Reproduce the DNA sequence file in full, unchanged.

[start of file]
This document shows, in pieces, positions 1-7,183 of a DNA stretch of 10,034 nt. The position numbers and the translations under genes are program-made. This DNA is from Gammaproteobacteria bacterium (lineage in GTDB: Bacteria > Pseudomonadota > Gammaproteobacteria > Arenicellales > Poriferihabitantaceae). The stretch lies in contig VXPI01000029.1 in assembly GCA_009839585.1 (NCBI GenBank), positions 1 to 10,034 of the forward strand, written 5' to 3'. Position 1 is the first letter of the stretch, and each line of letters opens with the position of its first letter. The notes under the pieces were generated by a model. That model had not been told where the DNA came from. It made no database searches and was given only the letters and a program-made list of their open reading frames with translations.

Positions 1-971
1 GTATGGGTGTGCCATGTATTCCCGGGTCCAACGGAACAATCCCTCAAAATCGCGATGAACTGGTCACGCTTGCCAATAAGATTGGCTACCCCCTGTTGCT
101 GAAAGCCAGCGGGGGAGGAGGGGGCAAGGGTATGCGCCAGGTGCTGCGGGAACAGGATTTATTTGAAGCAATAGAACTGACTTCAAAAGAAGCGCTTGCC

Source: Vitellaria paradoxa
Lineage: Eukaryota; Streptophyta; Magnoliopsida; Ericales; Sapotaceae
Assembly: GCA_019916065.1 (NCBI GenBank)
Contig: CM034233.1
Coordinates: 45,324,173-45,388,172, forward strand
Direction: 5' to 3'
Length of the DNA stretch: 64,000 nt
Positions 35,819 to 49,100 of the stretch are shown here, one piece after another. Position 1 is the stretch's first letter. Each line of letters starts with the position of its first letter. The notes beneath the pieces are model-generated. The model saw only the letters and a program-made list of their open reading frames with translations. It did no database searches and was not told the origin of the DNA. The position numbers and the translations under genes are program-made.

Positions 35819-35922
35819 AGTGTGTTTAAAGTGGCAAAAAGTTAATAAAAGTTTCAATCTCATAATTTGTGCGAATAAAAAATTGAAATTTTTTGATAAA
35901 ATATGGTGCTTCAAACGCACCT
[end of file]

This document shows, in pieces, positions 1-7,183 of a DNA stretch of 10,034 nt. The position numbers and the translations under genes are program-made. This DNA is from Gammaproteobacteria bacterium (lineage in GTDB: Bacteria > Pseudomonadota > Gammaproteobacteria > Arenicellales > Poriferihabitantaceae). The stretch lies in contig VXPI01000029.1 in assembly GCA_009839585.1 (NCBI GenBank), positions 1 to 10,034 of the forward strand, written 5' to 3'. Position 1 is the first letter of the stretch, and each line of letters opens with the position of its first letter. The notes under the pieces were generated by a model. That model had not been told where the DNA came from. It made no database searches and was given only the letters and a program-made list of their open reading frames with translations.

Positions 1-971
1 GTATGGGTGTGCCATGTATTCCCGGGTCCAACGGAACAATCCCTCAAAATCGCGATGAACTGGTCACGCTTGCCAATAAGATTGGCTACCCCCTGTTGCT
101 GAAAGCCAGCGGGGGAGGAGGGGGCAAGGGTATGCGCCAGGTGCTGCGGGAACAGGATTTATTTGAAGCAATAGAACTGACTTCAAAAGAAGCGCTTGCC

Source: Vitellaria paradoxa
Lineage: Eukaryota; Streptophyta; Magnoliopsida; Ericales; Sapotaceae
Assembly: GCA_019916065.1 (NCBI GenBank)
Contig: CM034233.1
Coordinates: 45,324,173-45,388,172, forward strand
Direction: 5' to 3'
Length of the DNA stretch: 64,000 nt
Positions 35,819 to 49,100 of the stretch are shown here, one piece after another. Position 1 is the stretch's first letter. Each line of letters starts with the position of its first letter. The notes beneath the pieces are model-generated. The model saw only the letters and a program-made list of their open reading frames with translations. It did no database searches and was not told the origin of the DNA. The position numbers and the translations under genes are program-made.

Positions 35819-35922
35819 AGTGTGTTTAAAGTGGCAAAAAGTTAATAAAAGTTTCAATCTCATAATTTGTGCGAATAAAAAATTGAAATTTTTTGATAAA
35901 ATATGGTGCTTCAAACGCACCT